Tuesday, 21 October 2014


Phobia (2014)

Today I got around to watching Phobia, a film by Quiet Box Productions. I found the trailer rather intriguing, and I really do love stories about people's decent into mental illness. Prefect viewing material for the holiday season, don't you think?

*kicks a door that rattles behind her* Hey! I told you to keep it down in there Sweeney! Your singing is driving me batty! I'm trying to do a review! Demons, I tell yeah...

*coughs* What was I saying again? Right, I like movies about crazy people!

Phobia is a strange movie, with some very interesting themes and scenes. There is some stuff to it I found rather jarring or didn't like, like the whimsical sounding song choice for the beginning and end credits. It just sounded too upbeat for such a dark film with subject matter like mental illness. But maybe that's the point. Sometimes things don't make sense when your crazy. There were a few other problems I had with the film but I will get to those soon.

For the most part, I enjoyed it. The story is of a grieving man with agoraphobia who has been trapped in house for over a year, and slowly, things go from bad to worse. He's on some heavy duty medications, so it's no wonder that the guy slowly slips into hallucinations and other weirdness. Not many folks visit him either. He has his doctor come and check on him, a friend named Taylor, and a lady who is paid to bring him his groceries, Bree. Other folks that show up are just delusions in his head. At points he thinks he sees a spooky wraith of a woman (who grows spider legs out of her back at one point), a strange man with veins all over his body and his dead wife, who comes in many forms. One covered in blood with scars from her autopsy.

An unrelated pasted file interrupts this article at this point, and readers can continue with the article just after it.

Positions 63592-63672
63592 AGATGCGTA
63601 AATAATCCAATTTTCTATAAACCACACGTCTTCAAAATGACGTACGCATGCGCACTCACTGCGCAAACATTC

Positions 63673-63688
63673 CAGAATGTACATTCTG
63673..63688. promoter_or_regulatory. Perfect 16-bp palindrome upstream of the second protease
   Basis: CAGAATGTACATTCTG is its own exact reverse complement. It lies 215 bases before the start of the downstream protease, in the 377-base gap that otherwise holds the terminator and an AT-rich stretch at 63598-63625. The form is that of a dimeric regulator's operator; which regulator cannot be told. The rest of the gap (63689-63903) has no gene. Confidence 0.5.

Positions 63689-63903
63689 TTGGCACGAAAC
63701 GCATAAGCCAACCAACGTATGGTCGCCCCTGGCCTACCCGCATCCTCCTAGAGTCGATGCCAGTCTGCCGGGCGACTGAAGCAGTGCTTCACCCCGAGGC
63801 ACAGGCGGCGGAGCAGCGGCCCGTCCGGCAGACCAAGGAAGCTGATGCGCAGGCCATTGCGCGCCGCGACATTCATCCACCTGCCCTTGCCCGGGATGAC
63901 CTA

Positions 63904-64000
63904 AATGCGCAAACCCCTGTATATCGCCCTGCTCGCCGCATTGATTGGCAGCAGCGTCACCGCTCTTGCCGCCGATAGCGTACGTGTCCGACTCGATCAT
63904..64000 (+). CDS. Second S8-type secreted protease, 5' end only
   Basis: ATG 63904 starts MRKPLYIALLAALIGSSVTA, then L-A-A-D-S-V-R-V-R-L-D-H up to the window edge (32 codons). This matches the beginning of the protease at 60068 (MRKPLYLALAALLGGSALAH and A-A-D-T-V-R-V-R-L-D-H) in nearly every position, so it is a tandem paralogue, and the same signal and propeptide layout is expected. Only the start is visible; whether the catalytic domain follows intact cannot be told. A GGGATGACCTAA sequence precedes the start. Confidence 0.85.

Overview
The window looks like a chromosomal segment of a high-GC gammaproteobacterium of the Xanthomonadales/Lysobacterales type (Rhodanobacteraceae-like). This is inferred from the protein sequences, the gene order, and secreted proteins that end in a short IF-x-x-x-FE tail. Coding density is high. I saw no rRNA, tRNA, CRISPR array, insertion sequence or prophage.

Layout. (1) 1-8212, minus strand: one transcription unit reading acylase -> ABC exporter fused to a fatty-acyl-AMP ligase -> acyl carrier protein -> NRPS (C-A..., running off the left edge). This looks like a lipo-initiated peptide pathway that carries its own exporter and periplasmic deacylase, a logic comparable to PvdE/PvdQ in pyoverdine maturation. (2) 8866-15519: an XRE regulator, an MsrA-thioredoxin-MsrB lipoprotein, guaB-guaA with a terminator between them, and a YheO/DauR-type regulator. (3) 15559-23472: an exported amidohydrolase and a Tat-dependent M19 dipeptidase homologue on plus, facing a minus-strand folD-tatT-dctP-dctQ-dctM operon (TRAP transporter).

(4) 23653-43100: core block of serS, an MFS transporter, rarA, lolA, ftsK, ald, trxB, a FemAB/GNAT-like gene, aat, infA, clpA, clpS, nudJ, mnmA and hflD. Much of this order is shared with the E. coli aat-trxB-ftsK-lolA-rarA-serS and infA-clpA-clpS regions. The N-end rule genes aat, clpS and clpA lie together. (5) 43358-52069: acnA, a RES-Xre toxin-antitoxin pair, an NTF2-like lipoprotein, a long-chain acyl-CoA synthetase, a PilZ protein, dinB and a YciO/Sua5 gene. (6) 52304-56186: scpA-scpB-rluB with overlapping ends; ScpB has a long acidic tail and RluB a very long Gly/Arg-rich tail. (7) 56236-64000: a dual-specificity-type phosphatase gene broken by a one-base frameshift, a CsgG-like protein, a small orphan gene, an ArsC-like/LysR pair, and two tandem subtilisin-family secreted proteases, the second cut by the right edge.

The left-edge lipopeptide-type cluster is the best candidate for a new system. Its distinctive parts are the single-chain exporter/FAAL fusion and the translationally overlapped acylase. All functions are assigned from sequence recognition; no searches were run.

Needless to say our main character Johnathan, has issues.

What I was really impressed with was the camera work and acting. Johnathan, played by Michael Jefferson, is brilliant and steals the show. Of course the main focus is on him, seeing as he is trapped in his head and inside his house, but still. The guy has acting chops. He convinced me he was suffering, and I am a recovering agoraphobic. After my mother's suicide in 2002, I locked myself away for a year or so. When you are agoraphobic, you think the only safe place is inside because you can control the inside world. Johnathan captured that pretty well I'd say, but his mental illness goes beyond that. He starts seeing shit, doing weird shit, the whole bit. I loved his character, and he really makes this story work.

Some of the shots and scenes in the movie are actually really well done too. Others, seemed like they dragged too long, but still were framed beautifully. The use of shadows and lighting really made things feel confined at times and stuffy, which helped add to the atmosphere. Sadly I don't think the poster actually represents what this film is about, as there is only one scene that has anything to do with spiders in it and looks nothing like this. And some of the scenes were really slow. They could have been cut down or taken out completely and the film would be great. While I wouldn't say this film was prefect, as I found the ending a little heavy handed (not on Johnathan's part, but after...You'll see if you watch it), I do think overall it was a pretty solid film. This is the first feature film of Director Rory Abel.

Give Phobia a shot, but just remember, we all die. 

1 comment:

  1. A very Happy Halloween to you and yours , dear Lady Kweeny


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